The Case Against Antibiotics in Soap: Part 2

Last time, we went through two reasons why antibiotics may not be necessary in hand soaps. First, there has not been very much study about how safe these antibiotics are, especially Triclosan. Because we don’t know for sure, the FDA wants antibiotic manufacturers to be certain that their soaps are safe. But the second argument went into reasons why the antibiotics may not be needed at all. Research from Columbia and the University of Michigan reviewed papers back to the 1960s and found that the best way to reduce the risk of infection is to wash your hands, but what kind of soap is used is much less important than the duration1. So the antibiotics may be unsafe, particularly to the environment, and they may not be necessary. Today, the final part of the argument will show how antibiotics in consumer hand soaps may, paradoxically, be detrimental to health.

Antibiotic Soap May Help Superbugs Develop

In the movie The Princess Bride, the character Westly gets into a battle of wits with an antagonist, Vizzini. The characters have cups in front of them, one of which they believe contains “iocaine” poison, and they must decide which cup to drink from. In reality, both contain poison, but when they drink, only Vizzini dies. Westly’s cunning plan was to inoculate himself for years with iocaine; He took a little poison every day until he built up a resistance to it. While this isn’t how bacteria do it, it’s an OK analogy. Antibiotics are like bacteria poison. Exposing bacteria to the antibiotic, but not having it there long enough to kill the bacteria, will result in the bacteria becoming resistant to the antibiotic.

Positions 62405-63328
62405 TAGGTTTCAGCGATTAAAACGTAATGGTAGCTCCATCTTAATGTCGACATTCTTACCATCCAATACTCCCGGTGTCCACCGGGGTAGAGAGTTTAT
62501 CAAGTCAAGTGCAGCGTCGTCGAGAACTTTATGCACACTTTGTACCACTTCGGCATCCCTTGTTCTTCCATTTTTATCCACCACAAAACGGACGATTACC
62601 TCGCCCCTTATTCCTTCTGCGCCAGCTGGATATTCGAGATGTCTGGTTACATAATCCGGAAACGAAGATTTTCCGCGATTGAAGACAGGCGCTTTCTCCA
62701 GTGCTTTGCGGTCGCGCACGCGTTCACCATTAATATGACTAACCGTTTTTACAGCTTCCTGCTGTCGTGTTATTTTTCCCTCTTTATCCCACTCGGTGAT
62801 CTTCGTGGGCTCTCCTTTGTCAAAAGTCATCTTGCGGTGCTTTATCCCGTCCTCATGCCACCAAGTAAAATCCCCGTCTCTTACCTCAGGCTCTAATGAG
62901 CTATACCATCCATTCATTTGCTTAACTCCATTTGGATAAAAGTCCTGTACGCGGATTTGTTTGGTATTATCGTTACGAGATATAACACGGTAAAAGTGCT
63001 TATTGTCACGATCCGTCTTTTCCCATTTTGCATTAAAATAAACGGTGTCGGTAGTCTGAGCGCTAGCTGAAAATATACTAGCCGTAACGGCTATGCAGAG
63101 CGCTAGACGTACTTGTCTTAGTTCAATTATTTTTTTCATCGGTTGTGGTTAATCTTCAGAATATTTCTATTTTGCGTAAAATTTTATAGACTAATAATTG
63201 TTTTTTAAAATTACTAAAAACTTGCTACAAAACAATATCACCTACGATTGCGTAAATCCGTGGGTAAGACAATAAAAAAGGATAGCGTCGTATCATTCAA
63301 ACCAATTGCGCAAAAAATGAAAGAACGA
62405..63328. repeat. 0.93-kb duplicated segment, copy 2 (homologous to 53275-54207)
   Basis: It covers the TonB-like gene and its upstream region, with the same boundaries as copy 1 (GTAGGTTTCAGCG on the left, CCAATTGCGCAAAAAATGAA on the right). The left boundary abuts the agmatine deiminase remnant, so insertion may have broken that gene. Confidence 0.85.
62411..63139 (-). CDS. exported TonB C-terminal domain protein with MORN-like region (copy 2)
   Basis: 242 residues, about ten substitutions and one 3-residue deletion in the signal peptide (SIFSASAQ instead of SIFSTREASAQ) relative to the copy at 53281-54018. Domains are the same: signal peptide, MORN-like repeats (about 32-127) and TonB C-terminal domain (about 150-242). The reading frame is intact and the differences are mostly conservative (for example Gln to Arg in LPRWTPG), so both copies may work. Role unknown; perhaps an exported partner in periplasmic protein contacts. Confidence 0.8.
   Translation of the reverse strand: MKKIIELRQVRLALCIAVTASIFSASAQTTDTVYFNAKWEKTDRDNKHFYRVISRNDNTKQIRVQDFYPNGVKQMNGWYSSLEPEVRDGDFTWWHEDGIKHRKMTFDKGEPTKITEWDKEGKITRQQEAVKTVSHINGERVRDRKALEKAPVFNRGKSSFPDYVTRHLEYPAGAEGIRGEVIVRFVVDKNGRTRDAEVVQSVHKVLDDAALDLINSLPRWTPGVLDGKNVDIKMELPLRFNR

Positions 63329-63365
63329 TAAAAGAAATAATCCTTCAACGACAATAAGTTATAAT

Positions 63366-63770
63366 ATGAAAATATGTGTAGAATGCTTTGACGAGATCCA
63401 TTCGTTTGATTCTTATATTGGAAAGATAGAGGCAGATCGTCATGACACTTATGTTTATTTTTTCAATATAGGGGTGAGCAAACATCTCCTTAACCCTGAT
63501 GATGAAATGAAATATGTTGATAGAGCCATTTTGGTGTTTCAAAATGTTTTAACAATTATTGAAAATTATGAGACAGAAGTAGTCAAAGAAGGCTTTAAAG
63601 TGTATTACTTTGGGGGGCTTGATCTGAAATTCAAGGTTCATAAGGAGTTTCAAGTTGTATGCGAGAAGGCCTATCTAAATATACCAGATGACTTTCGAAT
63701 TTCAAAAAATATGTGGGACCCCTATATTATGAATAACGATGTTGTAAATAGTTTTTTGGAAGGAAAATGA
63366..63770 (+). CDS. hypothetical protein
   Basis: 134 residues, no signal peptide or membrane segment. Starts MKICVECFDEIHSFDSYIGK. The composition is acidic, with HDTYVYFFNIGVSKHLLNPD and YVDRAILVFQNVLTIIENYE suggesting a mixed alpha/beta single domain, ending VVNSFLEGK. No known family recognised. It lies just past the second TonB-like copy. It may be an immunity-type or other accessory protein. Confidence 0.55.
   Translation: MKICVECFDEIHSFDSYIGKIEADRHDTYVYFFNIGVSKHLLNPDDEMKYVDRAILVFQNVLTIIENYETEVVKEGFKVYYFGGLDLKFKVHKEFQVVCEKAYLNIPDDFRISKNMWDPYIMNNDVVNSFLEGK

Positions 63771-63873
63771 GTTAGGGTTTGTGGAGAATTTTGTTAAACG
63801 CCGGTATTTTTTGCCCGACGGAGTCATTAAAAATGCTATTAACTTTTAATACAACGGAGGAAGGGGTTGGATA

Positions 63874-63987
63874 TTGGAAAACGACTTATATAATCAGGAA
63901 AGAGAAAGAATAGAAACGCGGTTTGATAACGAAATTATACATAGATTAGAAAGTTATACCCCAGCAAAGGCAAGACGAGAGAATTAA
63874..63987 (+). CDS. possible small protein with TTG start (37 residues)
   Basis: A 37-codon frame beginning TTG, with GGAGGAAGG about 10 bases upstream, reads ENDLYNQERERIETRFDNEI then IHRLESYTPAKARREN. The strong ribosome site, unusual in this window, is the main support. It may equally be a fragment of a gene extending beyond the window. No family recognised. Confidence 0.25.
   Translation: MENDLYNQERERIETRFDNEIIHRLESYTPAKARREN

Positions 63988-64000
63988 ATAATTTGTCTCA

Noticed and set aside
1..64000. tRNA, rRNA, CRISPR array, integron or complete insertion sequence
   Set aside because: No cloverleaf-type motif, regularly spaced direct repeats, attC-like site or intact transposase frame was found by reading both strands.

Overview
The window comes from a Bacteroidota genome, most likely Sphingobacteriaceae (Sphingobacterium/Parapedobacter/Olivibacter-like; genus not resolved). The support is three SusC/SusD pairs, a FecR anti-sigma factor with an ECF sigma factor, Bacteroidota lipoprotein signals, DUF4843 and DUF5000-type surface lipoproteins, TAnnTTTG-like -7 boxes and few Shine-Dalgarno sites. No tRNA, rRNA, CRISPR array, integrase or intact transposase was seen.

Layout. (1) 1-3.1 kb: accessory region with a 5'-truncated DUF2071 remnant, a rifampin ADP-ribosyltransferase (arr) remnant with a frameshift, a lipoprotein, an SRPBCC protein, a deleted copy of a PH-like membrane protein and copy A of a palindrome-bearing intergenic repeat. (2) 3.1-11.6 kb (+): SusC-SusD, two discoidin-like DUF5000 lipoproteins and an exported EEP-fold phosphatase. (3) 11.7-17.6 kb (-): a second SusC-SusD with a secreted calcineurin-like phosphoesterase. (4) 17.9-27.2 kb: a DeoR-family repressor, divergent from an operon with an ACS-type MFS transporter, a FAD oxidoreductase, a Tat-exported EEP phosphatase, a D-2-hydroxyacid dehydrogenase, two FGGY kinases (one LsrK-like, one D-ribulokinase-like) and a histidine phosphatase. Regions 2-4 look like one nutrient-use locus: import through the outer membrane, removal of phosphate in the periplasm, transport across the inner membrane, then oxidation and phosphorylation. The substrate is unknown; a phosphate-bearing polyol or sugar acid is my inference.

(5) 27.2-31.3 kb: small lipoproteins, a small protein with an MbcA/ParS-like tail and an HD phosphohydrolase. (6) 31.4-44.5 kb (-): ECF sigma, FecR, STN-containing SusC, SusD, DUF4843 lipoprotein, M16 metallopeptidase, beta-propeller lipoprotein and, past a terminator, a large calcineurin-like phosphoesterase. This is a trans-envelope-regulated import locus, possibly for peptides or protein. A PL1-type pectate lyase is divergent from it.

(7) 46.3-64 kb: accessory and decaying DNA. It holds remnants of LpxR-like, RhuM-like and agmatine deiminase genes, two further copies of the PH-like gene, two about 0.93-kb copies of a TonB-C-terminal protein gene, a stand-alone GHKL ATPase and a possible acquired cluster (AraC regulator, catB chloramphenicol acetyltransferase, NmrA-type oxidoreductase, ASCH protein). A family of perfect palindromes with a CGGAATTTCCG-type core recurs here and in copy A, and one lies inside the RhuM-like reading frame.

Even though we all know to never go in against a Sicilian when death is on the line.

Most people wash their hands by putting soap on their hands, lathering it up, then rinsing it off. Remember, most of the good and bad would get washed away, which is fine. The idea with the antibiotics is that the rest will get killed, leaving your hands pretty much “clean,” meaning sterile in this case. However, if you don’t leave the soap on long enough, then it’s more like inoculating the remaining bacteria for that antibiotic. It is thought that this is similar to how drug-resistant bacteria like MRSA (Methicillin-Resistant Staphylococcus aureus) first arose, and they spread because this antibiotic resistance makes them able to survive in a hostile environment (such as a hospital) better than other bacteria. Also, if you have some antibiotic-resistant bad bacteria on your hands, and the soap ends up killing and washing away the good bacteria on your hands, suddenly the bad bacteria could potentially grow rapidly, like in the last argument. This argument has a lot of current research behind it: For example, a recent paper by researchers from Loyola ties the development of antibiotic resistant bacteria in rivers to the presence of Triclosan in those rivers2. They tested rivers in and around Chicago to be thorough. A few years before this, another researcher from UM also looked into the association of using antibacterial hand soaps and the development of superbugs. In a laboratory, they could get bacteria to exhibit some resistance to Triclosan by exposing them to the antibiotic3. While there is no direct evidence at this time for the idea that antibiotic hand soaps cause superbugs, the threat is another major reason why the FDA doesn’t want antibiotics in soap unless there’s a good reason for it.

Antibiotics in hand soap might be harmful and may make soap work worse. Therefore, the FDA has mandated that soap manufacturers provide a good reason for including them. Once it’s been explained, this mandate makes sense, but it’s very easy to be confused by the idea that these antibiotics have been touted as amazing disease cures for so long. It turns out, we just don’t understand bacteria well enough yet.

1. Aiello, A. E., R. M. Coulborn, V. Perez, and E. L. Larson. Effect of Hand Hygiene on Infectious Disease Risk in the Community Setting: A Meta-Analysis. Am J Public Health. 2008 August; 98(8): 1372–1381.

2. Drury, Bradley, et al. “Triclosan exposure increases triclosan resistance and influences taxonomic composition of benthic bacterial communities.”Environmental science & technology 47.15 (2013): 8923-8930.

3. Aiello, Allison E., et al. “Relationship between triclosan and susceptibilities of bacteria isolated from hands in the community.” Antimicrobial agents and chemotherapy 48.8 (2004): 2973-2979.